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OPINION

Idaho Lawmakers Strongly Oppose Lava Ridge Wind Project

The opinions expressed by columnists are their own and do not necessarily represent the views of Townhall.com.
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Koji Sasahara

Following national coverage of a proposed onshore wind project in Idaho’s Magic Valley—including here at Townhall–Idaho lawmakers are publicly opposing the Lava Ridge Wind Project.

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Governor Brad Little, Lieutenant Governor Scott Bedke, Congressman Mike Simpson, and Senators Crapo and Risch –-all Republicans–issued a scathing statement opposing the planned project in Southern Idaho. 

“Idahoans cherish the concept of multiple and mixed uses on their public lands. This requires conservation, predictability of use, and, most importantly, support from the local communities. These deep-rooted values are compromised by a piecemeal approach to large-scale generation projects on public lands. Dedicating hundreds of square miles of public lands to a specific use will have a long-term effect on recreation, grazing, sporting uses, and the land in general,” the press release said

The Idaho delegation added, “Affected farmers, ranchers, tribes, the Japanese American community, and sportsmen have voiced legitimate objections. Yet, today, the local community predominantly has not shown support for this development.”

Following this announcement, the Idaho House of Representatives Resources and Conservation Committee introduced House Concurrent Resolution No. 4, encouraging Governor Little and Attorney General Raúl Labrador to pursue legal action to persuade the Bureau of Land Management (BLM) to opt for a “no build option” on Lava Ridge.

The resolution read in part like this: “WHEREAS, Idaho is required by law to protect all wildlife. This project area will severely impact the migration and habitat of local wildlife. WHEREAS, these lands have been utilized by agriculture, public recreation, hunting, and fishing by the citizens of Idaho, specifically the Magic Valley.”  

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“THEREFORE, BE IT RESOLVED by the members of the First Regular Session of the Sixty-seventh Idaho Legislature, the House of Representatives and the Senate concurring therein, that Idaho Attorney General Raúl Labrador and Governor Brad Little review the Lava Ridge Project to assure that the interests of Idaho are foremost in the final decision” it concluded.

This is the most notable repudiation of the project by officials to date. This development comes after the Department of Interior, which oversees BLM, issued its Draft Environmental Impact Statement (EIS) soliciting comments for Lava Ridge. The public has until March 21, 2023, to submit their comments to the agency.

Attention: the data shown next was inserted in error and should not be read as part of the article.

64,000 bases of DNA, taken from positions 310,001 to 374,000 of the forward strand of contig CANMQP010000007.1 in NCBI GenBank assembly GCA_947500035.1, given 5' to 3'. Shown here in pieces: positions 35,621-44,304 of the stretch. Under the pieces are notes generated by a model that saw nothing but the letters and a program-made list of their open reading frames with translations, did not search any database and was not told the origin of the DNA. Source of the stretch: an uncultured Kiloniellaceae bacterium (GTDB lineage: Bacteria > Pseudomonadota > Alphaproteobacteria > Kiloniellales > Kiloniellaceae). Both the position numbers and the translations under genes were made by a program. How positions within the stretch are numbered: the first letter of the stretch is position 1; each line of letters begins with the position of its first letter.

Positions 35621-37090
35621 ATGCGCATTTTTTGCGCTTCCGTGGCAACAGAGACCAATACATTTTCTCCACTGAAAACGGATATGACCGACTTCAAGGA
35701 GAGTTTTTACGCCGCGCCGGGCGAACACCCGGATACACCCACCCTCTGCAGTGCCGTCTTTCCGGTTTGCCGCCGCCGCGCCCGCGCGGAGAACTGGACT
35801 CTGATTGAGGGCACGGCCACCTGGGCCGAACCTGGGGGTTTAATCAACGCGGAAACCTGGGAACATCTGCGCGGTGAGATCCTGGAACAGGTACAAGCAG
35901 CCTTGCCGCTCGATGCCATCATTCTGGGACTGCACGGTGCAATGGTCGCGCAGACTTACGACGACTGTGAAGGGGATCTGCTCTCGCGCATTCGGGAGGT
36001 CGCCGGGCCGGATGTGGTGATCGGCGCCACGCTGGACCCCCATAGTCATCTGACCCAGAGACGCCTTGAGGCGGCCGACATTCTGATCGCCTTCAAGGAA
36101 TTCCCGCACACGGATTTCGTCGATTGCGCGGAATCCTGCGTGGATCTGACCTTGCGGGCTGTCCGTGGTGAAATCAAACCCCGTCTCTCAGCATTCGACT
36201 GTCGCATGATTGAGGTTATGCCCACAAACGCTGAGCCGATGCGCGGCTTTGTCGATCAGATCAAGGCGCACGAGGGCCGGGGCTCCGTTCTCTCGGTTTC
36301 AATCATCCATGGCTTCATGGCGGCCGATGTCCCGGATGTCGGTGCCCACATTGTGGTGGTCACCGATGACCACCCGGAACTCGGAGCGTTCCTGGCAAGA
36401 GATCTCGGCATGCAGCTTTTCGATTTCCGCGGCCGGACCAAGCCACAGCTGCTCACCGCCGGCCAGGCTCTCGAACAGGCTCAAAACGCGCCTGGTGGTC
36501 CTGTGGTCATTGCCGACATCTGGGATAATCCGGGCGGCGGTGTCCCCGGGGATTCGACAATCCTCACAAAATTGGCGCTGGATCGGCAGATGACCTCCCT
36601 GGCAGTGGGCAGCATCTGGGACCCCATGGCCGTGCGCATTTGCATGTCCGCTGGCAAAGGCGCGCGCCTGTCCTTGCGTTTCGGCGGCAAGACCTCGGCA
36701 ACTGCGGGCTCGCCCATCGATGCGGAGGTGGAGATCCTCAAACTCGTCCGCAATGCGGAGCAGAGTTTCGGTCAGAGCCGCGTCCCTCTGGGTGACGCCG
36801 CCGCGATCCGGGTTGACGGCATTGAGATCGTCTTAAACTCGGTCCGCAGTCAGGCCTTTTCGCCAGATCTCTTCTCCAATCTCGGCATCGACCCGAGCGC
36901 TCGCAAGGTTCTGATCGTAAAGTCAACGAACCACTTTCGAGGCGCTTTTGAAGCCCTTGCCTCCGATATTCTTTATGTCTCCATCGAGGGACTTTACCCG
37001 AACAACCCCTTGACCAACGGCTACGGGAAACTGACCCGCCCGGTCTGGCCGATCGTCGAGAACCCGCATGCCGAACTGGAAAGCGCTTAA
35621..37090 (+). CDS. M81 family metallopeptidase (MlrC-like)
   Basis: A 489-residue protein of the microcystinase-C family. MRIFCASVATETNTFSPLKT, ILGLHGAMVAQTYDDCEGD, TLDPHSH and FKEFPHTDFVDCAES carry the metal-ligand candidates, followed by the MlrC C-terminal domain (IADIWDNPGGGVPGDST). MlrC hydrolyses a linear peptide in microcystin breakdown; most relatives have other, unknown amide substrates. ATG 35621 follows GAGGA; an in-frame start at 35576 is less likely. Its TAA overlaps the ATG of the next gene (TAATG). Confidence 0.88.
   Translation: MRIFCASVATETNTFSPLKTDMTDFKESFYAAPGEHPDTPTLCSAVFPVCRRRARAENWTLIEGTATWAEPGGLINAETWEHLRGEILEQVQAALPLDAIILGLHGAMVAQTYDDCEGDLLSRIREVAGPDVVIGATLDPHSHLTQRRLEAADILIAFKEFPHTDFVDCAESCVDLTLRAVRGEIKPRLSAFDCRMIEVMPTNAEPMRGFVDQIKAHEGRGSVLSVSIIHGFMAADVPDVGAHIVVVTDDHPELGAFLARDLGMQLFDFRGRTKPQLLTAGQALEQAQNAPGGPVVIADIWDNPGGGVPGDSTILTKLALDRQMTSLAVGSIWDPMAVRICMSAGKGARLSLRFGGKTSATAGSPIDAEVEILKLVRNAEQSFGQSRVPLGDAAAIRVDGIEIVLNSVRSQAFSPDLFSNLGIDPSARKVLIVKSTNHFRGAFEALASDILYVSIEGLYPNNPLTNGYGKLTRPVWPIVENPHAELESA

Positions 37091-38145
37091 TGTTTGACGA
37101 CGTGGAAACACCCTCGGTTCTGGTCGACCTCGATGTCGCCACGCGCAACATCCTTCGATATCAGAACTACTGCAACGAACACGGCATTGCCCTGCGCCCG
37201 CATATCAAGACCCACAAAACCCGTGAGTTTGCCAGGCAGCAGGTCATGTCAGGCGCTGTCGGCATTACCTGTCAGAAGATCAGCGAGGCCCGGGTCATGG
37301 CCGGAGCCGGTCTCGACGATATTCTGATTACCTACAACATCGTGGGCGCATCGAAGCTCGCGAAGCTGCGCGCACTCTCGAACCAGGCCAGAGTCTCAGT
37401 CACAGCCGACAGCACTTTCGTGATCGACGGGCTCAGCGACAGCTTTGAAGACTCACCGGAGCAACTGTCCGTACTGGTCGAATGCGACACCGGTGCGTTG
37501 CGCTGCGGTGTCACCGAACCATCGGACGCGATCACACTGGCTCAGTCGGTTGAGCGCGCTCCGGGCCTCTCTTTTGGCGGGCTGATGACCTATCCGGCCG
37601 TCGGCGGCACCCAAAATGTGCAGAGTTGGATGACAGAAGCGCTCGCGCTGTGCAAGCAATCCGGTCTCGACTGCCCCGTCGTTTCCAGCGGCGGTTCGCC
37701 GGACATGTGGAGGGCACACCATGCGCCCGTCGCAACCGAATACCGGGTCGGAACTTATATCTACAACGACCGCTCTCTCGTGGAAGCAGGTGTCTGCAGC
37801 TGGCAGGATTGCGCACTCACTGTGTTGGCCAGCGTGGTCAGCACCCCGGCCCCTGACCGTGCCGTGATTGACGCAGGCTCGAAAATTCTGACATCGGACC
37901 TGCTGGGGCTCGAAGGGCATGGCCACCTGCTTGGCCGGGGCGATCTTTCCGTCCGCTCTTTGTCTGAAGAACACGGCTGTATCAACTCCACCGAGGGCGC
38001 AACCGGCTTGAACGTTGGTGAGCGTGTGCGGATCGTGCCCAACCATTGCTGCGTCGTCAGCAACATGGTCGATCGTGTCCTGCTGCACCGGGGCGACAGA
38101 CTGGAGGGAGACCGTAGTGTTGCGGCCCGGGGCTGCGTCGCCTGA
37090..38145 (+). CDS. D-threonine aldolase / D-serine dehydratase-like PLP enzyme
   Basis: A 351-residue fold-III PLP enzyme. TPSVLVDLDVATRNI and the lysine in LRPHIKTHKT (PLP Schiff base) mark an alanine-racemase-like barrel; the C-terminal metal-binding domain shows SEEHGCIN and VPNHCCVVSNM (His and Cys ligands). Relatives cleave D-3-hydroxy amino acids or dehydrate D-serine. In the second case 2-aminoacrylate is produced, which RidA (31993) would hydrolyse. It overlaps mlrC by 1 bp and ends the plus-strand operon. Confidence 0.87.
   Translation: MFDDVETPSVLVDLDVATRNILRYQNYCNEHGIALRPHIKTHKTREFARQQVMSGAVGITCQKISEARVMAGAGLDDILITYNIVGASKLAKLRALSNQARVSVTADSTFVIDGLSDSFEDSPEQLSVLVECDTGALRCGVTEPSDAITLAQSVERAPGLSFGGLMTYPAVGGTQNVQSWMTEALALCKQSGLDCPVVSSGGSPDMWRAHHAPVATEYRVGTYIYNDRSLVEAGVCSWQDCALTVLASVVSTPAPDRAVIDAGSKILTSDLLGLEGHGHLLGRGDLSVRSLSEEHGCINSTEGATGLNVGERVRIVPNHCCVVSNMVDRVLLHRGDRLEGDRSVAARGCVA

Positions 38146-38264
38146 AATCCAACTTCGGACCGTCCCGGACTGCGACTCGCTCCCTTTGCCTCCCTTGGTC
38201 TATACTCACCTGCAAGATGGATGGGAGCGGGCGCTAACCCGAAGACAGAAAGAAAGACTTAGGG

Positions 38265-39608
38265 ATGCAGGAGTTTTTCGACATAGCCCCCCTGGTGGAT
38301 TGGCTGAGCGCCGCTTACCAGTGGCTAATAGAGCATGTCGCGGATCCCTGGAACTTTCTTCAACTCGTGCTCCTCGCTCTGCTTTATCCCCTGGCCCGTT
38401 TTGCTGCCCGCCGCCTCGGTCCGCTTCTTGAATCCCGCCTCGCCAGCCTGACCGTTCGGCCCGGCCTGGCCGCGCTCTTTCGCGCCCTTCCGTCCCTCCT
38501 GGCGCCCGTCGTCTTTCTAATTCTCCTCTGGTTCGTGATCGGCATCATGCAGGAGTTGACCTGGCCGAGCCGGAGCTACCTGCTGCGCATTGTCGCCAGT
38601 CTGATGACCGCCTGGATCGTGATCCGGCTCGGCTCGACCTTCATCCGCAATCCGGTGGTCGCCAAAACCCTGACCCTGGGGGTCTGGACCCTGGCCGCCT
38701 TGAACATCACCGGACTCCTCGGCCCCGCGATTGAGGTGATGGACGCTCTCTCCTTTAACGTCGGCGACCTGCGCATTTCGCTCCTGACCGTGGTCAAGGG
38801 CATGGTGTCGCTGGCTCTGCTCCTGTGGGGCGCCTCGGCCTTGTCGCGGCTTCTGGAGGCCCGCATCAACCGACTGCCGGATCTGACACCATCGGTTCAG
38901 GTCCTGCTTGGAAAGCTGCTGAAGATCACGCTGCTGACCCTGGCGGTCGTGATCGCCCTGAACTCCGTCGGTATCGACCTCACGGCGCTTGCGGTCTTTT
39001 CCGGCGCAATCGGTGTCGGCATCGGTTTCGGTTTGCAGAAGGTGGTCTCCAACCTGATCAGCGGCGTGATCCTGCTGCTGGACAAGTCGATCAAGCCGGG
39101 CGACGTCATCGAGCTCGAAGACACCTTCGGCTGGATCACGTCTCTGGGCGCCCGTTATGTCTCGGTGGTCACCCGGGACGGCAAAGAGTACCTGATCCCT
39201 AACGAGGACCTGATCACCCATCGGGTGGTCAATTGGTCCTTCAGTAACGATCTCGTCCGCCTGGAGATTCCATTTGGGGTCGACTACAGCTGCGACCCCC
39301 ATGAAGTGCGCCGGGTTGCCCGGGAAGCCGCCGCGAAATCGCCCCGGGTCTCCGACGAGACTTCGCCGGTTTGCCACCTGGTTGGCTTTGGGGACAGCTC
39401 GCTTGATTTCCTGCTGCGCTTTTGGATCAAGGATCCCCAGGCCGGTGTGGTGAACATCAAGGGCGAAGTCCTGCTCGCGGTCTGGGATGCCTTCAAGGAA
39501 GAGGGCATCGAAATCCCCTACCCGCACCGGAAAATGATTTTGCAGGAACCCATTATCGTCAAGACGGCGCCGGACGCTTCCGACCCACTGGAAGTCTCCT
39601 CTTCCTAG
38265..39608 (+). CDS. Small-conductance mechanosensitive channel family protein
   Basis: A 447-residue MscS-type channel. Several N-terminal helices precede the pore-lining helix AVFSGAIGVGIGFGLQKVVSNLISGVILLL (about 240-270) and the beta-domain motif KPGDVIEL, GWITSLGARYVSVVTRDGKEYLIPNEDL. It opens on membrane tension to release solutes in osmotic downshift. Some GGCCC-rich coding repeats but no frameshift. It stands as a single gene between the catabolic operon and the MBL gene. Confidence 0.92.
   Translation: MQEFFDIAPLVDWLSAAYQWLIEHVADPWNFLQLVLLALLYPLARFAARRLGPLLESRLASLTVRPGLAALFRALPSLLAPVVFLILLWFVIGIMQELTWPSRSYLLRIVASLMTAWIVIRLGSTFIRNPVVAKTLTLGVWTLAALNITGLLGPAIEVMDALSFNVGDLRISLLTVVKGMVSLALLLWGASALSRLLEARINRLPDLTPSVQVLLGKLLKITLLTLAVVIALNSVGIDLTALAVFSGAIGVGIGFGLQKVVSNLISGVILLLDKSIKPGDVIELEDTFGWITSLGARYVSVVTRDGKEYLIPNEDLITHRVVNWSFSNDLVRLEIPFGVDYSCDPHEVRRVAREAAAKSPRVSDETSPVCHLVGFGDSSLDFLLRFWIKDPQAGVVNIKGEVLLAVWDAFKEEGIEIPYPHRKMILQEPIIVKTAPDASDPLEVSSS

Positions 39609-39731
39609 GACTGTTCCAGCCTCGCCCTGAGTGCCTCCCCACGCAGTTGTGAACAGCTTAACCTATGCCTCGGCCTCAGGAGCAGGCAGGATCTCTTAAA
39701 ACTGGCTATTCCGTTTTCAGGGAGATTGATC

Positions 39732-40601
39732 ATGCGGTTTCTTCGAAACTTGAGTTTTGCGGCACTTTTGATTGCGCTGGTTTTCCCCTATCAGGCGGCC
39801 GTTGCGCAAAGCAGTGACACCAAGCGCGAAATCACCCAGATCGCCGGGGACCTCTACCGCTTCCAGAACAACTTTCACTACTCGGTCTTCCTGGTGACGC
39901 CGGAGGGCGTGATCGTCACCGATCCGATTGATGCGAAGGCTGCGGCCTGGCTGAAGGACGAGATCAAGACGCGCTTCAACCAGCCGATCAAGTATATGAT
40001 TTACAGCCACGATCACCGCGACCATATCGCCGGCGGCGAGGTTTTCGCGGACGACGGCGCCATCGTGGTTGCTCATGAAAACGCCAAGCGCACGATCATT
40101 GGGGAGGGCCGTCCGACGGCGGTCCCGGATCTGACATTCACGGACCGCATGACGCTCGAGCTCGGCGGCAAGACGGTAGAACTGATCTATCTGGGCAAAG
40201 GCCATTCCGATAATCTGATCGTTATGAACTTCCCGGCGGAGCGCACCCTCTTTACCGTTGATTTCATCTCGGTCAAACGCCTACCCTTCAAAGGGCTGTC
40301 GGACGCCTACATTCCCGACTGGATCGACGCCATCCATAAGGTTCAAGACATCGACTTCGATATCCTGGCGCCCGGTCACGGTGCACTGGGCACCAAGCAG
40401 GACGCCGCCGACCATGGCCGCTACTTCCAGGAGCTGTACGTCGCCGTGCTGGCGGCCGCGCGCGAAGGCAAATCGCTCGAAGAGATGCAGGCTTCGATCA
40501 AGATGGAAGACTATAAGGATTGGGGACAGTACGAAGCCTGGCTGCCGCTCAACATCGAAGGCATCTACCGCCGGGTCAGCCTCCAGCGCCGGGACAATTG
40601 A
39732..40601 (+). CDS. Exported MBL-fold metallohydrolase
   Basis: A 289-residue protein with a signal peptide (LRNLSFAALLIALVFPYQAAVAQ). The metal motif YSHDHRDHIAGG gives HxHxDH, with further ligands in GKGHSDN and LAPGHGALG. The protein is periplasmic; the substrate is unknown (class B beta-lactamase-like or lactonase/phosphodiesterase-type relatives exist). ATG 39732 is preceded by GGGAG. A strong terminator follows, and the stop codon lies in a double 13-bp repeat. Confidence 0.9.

As I wrote here at Townhall, “The Lava Ridge Wind Project, if approved, would comprise 400 turbines across 73,000 acres of BLM lands spanning Jerome, Lincoln, and Minidoka counties. Individual turbines could stand as tall as 740 feet. Magic Valley Energy - a New York-based LS Power subsidiary–is propping this project up. They claim it’ll generate 1,000 megawatts of power and commence operation as early as 2025.” 

Adding insult to injury, this wind project will be funded by clean energy tax credits contained in the Infrastructure Investment and Jobs Act if it passes muster and is approved. Many preservationist environmentalists sure don’t mind encroaching on the hallowed ground like the Minidoka National Historic Site, killing birds of prey, or destroying wildlife corridors in the name of “fighting the climate crisis.” And ironically, locals won’t ever see the “supposed” benefits of Lava Ridge because the electricity generated will be shipped out-of-state to California and Nevada. 

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Talk about a boondoggle. 

But Lava Ridge isn’t the only planned site of this magnitude. Other invasive clean energy projects are planned in similar communities across the U.S. 

The Biden administration targets rural areas, predominantly red states home to countless public land acres, to fulfill its unrealistic net-zero goals. This includes producing 25 gigawatts of onshore wind by 2025.

$30 million in funding from Bipartisan Infrastructure Law and the deceptively-named Inflation Reduction Act will shore up funding for wind projects like Lava Ridge.

“Wind power is abundant, homegrown, affordable, and already provides enough electricity to power 40 million homes,” Energy Secretary Jennifer M. Granholm said in an October 2022 news release. “But that is just the start — wind power is poised for explosive growth. Thanks to President Biden’s Bipartisan Infrastructure Law, DOE is helping to break down technology barriers to turbo-charge the deployment of this affordable resource all across the country.” 

Much to the Biden administration’s chagrin, wind energy– like solar–is unreliable and not sought after by the masses. And this hastiness to develop wind could be why many dead whales are washing up on East Coast beaches.  

Even the Department of Energy, which Secretary Granholm oversees, warned how wind energy, whether onshore or offshore, has many vast shortcomings.

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For instance, wind can’t compete with cheaper, reliable energy sources like oil, coal, or gas. It also can’t exist and function in most areas. And wind turbines are noisy and are terrible eyesores on the landscape. 

Kudos to Idaho lawmakers for seeing past Big Wind’s financial enticements and deceptive propaganda. Let’s hope Idaho’s Magic Valley is spared from Biden’s destructive energy agenda.

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